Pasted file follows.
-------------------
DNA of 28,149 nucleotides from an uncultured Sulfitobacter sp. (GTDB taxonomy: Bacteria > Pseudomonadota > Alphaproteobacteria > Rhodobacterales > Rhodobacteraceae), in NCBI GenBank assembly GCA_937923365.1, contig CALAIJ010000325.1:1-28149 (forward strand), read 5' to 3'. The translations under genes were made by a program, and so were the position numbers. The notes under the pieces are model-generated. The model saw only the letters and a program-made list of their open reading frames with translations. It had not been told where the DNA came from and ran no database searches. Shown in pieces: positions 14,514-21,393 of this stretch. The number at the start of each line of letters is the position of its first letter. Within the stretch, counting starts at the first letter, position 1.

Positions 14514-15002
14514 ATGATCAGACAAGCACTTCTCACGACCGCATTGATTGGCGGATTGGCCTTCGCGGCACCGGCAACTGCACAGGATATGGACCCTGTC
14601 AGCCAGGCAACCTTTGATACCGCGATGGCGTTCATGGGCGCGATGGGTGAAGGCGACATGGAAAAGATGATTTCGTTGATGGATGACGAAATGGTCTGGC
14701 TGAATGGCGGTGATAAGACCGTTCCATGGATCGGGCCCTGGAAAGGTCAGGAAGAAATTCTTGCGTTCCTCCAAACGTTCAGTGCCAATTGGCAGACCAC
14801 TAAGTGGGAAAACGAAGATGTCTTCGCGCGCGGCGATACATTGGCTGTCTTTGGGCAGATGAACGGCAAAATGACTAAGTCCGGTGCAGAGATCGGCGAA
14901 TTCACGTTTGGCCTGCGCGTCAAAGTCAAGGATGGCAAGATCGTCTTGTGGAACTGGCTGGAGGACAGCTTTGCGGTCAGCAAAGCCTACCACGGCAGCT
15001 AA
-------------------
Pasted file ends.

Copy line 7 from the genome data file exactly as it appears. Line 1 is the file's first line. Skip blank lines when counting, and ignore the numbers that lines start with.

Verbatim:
14901 TTCACGTTTGGCCTGCGCGTCAAAGTCAAGGATGGCAAGATCGTCTTGTGGAACTGGCTGGAGGACAGCTTTGCGGTCAGCAAAGCCTACCACGGCAGCT